Monday, November 7, 2011

Believing God has a plan for your life might improve your mental health.

One of the famous evangelism lines of Campus Crusade for Christ is: God loves you and has a wonderful plan for your life. And while the four spiritual laws might help you find salvation and escape eternal punishment, who would've thought that believing in a God's plan might also improve your mental health?

The third portion of the Baylor University Survey on Religion has been released with some interesting results. According the the survey, if you believe that God has a plan for your life you than you are more likely to be poor and less educated. On the other hand, you are less likely to have mental heath issues.

  • Most Americans (73.2%) believe that God has a plan for them. Those who feel strongly that God has something wonderful in store for them tend to have lower incomes and less education (p.2-5).

  • Heaven is a more popular notion than Hell. Nearly two-thirds of American adults (62%) absolutely believe that Heaven exists, whereas barely half (51%) express the same certainty about the existence of Hell (p.26).

  • Those who believe in a very engaged God who is involved in the world and in people’s lives fared better insofar as mental health matters included in the survey when compared to those who believe in a very judgmental God who is critical, punishing, and angered by sin (p.14-15).

  • Respondents who strongly believe they have a warm relationship with God report 31 percent fewer mental issues, on average.

  • Those who strongly believe God knows when they need support report 19 percent fewer mental health issues, on average.

  • Those who strongly believe that God is responsive to them report 19 percent fewer mental health issues.

  • Respondents who strongly believe God’s love never fails report 17 percent fewer mental health issues, on average.

What do you make of these numbers? Does believing in God or a plan of God help people to find an anchor in their life?


  1. That's pretty interesting. I know I benefit greatly from praying when I am struggling with anxiety over an issue or when I feel lost in life. (Yes, at 44 that still happens!)

    To answer your question at the end of the post, yes, I believe God has a plan for my life. But, it's a complicated idea and how I walk that out is not as simple as asking for direction and receiving it.

    What do you believe, John?

  2. Hope you don't mind John, but I've nicked content from here. I find this topic fascinating frankly.

    Let me know if this is a prob.

  3. I don't know about that...I grew up believing God had a "plan" for my life. But these days I find it more encouraging to think in terms of purpose--God has a purpose for my life. Getting hung up on "plan" language could sometimes have us searching for what the specific "plan" is, which can get discouraging. But if I go through life believing my life, created by God, has a purpose, because God created me for a purpose, I'm much more able to adapt and roll with the punches. The "plan" may change, but the purpose remains the same. For me, that purpose is to love God and those around me and be about God's good work in the world, in whatever way I can at the moment.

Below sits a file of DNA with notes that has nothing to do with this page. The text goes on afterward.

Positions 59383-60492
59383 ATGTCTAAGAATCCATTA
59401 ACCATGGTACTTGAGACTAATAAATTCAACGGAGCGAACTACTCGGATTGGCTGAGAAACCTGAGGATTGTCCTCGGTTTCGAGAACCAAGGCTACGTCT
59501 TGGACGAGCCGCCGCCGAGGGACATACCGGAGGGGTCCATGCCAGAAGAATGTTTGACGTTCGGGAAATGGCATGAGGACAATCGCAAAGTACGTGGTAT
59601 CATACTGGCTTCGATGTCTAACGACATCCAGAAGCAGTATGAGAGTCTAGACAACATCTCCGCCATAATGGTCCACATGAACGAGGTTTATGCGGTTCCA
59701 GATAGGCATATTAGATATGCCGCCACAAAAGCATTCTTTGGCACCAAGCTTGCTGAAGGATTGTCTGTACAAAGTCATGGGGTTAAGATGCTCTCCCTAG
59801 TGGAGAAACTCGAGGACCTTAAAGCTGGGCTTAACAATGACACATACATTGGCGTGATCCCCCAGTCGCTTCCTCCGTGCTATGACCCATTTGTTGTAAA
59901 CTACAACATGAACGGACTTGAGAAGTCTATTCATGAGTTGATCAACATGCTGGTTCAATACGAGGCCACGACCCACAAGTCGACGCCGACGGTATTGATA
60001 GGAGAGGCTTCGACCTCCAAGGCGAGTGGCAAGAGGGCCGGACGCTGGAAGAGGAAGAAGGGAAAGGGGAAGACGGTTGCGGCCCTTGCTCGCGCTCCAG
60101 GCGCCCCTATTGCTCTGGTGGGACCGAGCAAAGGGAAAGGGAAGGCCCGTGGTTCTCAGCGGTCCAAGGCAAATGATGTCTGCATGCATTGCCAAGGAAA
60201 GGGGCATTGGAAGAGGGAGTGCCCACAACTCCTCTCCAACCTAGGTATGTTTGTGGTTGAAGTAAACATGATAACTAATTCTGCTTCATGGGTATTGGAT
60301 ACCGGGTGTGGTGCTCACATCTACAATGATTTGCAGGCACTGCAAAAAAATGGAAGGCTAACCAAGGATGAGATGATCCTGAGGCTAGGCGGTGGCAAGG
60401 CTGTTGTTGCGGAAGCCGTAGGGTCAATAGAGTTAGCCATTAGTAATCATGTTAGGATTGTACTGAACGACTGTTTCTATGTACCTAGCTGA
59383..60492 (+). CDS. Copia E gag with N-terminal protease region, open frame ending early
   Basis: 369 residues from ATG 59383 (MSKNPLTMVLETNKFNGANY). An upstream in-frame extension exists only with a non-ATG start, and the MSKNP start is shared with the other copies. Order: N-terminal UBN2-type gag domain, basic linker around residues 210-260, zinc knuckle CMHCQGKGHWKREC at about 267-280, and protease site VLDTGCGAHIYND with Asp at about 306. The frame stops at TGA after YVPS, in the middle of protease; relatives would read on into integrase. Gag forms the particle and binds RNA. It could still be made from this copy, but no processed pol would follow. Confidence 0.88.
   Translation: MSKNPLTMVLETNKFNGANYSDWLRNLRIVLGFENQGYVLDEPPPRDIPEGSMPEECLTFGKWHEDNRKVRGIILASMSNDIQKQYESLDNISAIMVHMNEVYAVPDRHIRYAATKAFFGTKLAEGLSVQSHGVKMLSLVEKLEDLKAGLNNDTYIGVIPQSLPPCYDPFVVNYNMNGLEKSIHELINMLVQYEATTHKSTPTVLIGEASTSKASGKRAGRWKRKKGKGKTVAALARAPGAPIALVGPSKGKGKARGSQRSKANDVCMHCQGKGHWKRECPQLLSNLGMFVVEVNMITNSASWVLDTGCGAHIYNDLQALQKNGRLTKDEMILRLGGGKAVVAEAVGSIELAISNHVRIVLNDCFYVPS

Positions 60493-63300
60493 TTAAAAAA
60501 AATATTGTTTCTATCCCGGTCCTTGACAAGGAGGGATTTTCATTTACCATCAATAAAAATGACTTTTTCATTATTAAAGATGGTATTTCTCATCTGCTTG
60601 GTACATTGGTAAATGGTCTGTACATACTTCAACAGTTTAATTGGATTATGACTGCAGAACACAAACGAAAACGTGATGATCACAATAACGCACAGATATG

Don't know how that jibes with those stats up there, but that's the way I look at it. As far as my mental health goes, perhaps I'm not the best one to ask about that! ; )

  4. "What do you make of these numbers?"

    I wouldn't be surprised if these statistics are just one instantiation of a more general truth: "Believing that X has a plan for your life improves your [own self-assessment of your] mental health". The problem is that you can fill in any belief, group, etc. for X, and it is likely to be true.

    I also think that the more well entrenched and widespread one's belief that X has a plan, the greater the effect it will have on one's perception of one's own mental health. By well entrenched and widespread, I mean that one thinks about X's plan for one's life in nearly all of one's activities (from getting married to driving across town).

    If my view is right, then you could fill in anything you'd like for X, including Santa Claus, or the USA, or the natural world. If that's so, then I guess it shouldn't be surprising that we'd _perceive_ ourselves as more mentally healthy if we have such an outlook on life, but the real question is whether we, taking the 3rd person perspective here, really want to call THAT a state of positive mental health.